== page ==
Directly Executing Chunks Of Memory: Function Pointers In C

In the first part of this series, we covered the basics of pointers in C, and went on to more complex arrangements and pointer arithmetic in the second part. Both times, we focused solely on pointers representing data in memory.

But data isn’t the only thing residing in memory. All the program code is accessible through either the RAM or some other executable type of memory, giving each function a specific address inside that memory as entry point. Once again, pointers are simply memory addresses, and to fully utilize this similarity, C provides the concept of function pointers. Function pointers provide us with ways to make conditional code execution faster, implement callbacks to make code more modular, and even provide a foothold into the running machine code itself for reverse engineering or exploitation. So read on!

Function Pointers

In general, function pointers aren’t any more mysterious than data pointers: the main difference is that one references variables and the other references functions. If you recall from last time how arrays decay into pointers to their first element, a function equally decays into a pointer to the address of its entry point, with the () operator executing whatever is at that address. As a result, we can declare a function pointer variable fptr and assign a function func() to it: fptr = func;. Calling fptr(); will then resolve to the entry point of function func() and execute it.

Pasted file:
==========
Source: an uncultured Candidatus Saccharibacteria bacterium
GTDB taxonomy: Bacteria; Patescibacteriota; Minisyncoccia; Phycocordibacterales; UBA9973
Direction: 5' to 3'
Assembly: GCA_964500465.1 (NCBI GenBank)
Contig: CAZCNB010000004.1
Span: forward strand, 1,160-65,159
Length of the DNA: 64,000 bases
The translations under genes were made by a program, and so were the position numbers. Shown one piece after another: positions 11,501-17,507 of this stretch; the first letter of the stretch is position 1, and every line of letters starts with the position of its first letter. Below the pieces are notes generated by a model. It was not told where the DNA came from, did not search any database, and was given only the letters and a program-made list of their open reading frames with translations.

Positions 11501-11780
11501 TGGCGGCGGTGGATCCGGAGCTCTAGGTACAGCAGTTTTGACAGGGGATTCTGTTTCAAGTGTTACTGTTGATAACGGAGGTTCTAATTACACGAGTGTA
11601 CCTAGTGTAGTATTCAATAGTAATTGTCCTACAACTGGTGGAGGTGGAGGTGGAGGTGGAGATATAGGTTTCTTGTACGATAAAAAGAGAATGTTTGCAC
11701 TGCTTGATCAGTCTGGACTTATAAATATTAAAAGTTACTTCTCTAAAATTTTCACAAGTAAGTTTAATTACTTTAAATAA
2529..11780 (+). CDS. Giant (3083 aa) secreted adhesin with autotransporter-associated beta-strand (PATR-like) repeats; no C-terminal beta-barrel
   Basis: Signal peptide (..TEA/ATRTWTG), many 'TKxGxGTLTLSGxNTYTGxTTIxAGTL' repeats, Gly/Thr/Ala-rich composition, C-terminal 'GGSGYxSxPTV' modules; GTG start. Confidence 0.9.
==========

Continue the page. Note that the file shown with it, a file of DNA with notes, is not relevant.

Admittedly, the idea of turning a function into a variable may seem strange at first and might require some getting used to, but it gets easier with time and it can be a very useful idiom. The same is true for the function pointer syntax, which can be intimidating and confusing in the beginning. But let’s have a look at that ourselves.

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Embed With Elliot: Practical State Machines

Raindrops on roses, and whiskers on kittens. They’re ok, but state machines are absolutely on our short list of favorite things.

There are probably as many ways to implement a state machine as there are programmers. These range from the terribly complex, one-size-fits-all frameworks down to simply writing a single block. The frameworks end up being a little bit of a black box, especially if you’re just starting out, while the versions are very easy to grok, but they don’t really help you write clear, structured code.

In this extra-long edition of Embed with Elliot, we’ll try to bridge the middle ground, demonstrating a couple of state machines with an emphasis on practical coding. We’ll work through a couple of examples of the different ways that they can be implemented in code. Along the way, we’ll Goldilocks solution for a particular application I had, controlling a popcorn popper that had been hacked into a coffee roaster. Hope you enjoy.

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